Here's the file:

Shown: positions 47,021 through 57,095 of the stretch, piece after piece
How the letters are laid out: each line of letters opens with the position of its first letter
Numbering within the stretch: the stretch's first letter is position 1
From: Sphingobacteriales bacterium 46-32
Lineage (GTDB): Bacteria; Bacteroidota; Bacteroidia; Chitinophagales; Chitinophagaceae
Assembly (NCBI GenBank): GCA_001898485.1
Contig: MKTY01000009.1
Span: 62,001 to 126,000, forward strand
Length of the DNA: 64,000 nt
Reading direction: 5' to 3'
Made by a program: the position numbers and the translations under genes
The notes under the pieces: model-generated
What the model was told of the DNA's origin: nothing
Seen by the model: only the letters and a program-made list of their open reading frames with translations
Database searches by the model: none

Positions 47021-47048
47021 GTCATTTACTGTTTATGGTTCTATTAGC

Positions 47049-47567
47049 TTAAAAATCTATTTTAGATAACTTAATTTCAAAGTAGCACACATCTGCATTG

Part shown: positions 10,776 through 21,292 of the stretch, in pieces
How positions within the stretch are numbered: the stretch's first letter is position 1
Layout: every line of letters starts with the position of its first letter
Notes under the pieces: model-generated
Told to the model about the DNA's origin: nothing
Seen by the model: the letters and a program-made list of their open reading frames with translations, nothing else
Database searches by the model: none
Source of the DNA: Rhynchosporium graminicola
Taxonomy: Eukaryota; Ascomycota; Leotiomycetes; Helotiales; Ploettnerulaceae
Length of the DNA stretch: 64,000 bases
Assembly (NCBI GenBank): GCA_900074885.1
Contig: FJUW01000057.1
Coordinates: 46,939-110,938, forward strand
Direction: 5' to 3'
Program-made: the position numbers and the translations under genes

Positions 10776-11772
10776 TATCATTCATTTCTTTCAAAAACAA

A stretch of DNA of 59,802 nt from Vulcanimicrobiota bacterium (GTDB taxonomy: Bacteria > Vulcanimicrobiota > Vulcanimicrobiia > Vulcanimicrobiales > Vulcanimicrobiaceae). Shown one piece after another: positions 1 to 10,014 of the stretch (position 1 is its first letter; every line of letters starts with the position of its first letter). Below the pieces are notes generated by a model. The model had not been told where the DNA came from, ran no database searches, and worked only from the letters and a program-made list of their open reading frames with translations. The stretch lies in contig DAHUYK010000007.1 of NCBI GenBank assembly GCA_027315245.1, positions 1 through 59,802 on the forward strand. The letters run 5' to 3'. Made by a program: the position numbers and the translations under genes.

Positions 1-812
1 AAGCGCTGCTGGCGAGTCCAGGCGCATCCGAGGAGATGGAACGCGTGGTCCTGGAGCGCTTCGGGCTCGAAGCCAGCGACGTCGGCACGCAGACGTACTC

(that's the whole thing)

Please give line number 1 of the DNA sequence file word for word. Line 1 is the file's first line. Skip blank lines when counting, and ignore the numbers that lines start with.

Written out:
Shown: positions 47,021 through 57,095 of the stretch, piece after piece